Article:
Tag Archives: Licensed games

Pigs In Space Review

The Muppets. What children of the 80’s didn’t love them? Sesame Street, The Muppet Show, and of course the theatrical films. Even when they weren’t all that great, they weren’t completely lamented. Except for maybe the time they tried to remake The Wizard of Oz. Anyway, Muppets have been plastered on everything for decades. T-shirts, flat ware, a rather excellent toy line from Palisades Toys, the list goes on. Muppets even made their way into video games. Most of them have been simple, edutainment fare. Things for toddlers to learn shapes or colors or numbers from. After all, Sesame Street has been a pre school staple. But now, and again they’ve ventured out into traditional video games. This week I stumbled onto one of the more interesting, and yet disastrous ones.

PROS: Based on one of the best parts of The Muppet Show.

CONS: Inconsistent visuals. Poor controls.

PSYCHIC GAME: Predicted Gonzo was an alien 16 years before Muppets From Space.

Pigs In Space is loosely based off of one of the Muppet Show’s greatest skits. In it Miss Piggy, Captain Hogthrob, and Dr. Strangepork go on adventures in space that parody popular science fiction. One of their most notable skits, featured Mark Hamill reprising his role as Luke Skywalker, even bringing C-3P0, and R2D2 along. It was pretty funny, and something a lot of kids looked forward to back then. The game however shouldn’t really elicit that sort of nostalgia. Because it isn’t very good.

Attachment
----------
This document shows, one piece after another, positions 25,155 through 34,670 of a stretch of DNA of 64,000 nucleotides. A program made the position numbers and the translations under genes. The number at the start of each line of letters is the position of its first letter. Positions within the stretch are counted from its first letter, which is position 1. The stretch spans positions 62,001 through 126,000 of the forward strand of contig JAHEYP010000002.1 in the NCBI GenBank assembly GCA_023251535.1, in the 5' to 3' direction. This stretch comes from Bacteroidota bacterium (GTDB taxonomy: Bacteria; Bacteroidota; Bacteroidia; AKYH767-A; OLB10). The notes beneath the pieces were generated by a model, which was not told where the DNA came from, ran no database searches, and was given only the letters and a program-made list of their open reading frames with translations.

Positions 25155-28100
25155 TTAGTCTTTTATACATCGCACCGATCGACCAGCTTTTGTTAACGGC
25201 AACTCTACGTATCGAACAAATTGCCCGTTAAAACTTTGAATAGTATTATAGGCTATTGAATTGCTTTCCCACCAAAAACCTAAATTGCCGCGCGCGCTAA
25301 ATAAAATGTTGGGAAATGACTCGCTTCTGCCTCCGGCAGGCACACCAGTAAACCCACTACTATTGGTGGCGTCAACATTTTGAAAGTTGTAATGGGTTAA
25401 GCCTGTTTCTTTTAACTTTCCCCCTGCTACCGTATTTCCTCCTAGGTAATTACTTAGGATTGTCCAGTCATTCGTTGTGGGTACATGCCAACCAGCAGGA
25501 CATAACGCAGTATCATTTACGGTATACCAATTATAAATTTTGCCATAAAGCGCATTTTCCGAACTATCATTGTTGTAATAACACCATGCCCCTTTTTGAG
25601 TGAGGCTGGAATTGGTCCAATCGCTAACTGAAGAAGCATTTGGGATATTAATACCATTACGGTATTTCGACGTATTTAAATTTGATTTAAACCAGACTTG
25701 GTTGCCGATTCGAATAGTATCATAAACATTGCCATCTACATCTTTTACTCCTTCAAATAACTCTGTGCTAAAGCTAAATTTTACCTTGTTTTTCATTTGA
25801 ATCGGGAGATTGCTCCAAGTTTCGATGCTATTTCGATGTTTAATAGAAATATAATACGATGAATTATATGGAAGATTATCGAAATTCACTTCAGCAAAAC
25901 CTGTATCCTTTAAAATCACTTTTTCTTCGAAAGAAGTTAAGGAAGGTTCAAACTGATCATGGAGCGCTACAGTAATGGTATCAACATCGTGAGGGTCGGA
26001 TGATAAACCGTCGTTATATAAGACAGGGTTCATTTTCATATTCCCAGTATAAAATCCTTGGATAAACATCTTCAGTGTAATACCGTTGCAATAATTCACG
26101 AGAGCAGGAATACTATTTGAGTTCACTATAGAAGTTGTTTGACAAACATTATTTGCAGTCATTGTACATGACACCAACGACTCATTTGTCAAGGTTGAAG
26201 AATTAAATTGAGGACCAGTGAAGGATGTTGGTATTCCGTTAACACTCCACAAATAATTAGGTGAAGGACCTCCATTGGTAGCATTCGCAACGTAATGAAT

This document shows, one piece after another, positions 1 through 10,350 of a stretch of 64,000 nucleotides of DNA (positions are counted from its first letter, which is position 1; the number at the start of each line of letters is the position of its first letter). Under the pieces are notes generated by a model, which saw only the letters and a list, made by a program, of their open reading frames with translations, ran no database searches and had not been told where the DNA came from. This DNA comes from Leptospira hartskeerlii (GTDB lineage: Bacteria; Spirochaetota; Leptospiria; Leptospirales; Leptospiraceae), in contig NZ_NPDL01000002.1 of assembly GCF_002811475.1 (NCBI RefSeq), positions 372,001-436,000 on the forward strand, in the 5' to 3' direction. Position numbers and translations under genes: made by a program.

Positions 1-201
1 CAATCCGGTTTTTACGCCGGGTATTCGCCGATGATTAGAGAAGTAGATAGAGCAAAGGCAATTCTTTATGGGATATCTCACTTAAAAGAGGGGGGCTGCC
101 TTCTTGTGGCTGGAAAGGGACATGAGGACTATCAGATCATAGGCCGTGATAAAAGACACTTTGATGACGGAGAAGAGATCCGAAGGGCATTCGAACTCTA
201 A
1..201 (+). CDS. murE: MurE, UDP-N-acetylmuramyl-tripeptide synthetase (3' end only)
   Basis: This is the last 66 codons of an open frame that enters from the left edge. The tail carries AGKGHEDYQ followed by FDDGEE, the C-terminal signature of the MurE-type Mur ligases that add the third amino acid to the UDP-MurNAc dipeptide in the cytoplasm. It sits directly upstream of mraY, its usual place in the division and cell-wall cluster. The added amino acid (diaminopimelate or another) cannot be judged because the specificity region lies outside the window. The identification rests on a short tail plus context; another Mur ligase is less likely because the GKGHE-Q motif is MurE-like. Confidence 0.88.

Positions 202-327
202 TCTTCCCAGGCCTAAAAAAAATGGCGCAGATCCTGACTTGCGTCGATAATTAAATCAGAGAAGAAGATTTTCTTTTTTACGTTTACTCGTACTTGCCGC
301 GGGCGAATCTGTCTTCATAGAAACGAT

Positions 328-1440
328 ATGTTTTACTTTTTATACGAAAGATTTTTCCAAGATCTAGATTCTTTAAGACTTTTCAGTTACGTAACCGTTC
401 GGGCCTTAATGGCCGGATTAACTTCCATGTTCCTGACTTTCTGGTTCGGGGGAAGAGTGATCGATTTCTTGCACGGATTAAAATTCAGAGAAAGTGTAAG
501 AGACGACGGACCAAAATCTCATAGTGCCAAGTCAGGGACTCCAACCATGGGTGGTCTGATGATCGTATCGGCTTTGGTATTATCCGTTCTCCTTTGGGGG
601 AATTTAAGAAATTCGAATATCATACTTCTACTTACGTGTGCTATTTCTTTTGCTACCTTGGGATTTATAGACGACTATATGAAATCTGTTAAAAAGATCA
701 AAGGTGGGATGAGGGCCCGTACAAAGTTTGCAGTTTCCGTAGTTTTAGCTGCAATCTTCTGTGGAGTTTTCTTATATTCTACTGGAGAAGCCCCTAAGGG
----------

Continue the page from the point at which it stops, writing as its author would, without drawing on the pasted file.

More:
This is probably going to be a fairly short review because there isn’t very much to Pigs In Space. It’s a compilation of three games, two of which are fairly shallow. The game starts out with a title screen with none of the design of the skits’ popular moniker. Upon starting the game, you will see three heads appear underneath, and a scoreboard on the top of the screen. Just below the scoreboard are some X’s. These represent the number of lives you have left. Choosing each of the heads will bring you to a corresponding game. The first of these is Captain Hogthrob’s game. It’s the best game on the cartridge, and the only one that could possibly pass for an actual skit. It’s a parody of Space Invaders. The alien ships have all been replaced by Camila the chicken, and the space station that flies across the top has been replaced by a spinning Gonzo head. The Gonzo head is interesting, because not a lot of Atari 2600 games were doing the rotation effect this does. In any event, you move the Captain along the bottom eliminating chickens for points. Instead of landing on the ground for victory, they just push you below a certain barrier. The other thing they do is shoot at you the way you would expect. If you get shot, you turn into a chicken, and fly away. The game is the only one that doesn’t end until you lose all of your lives.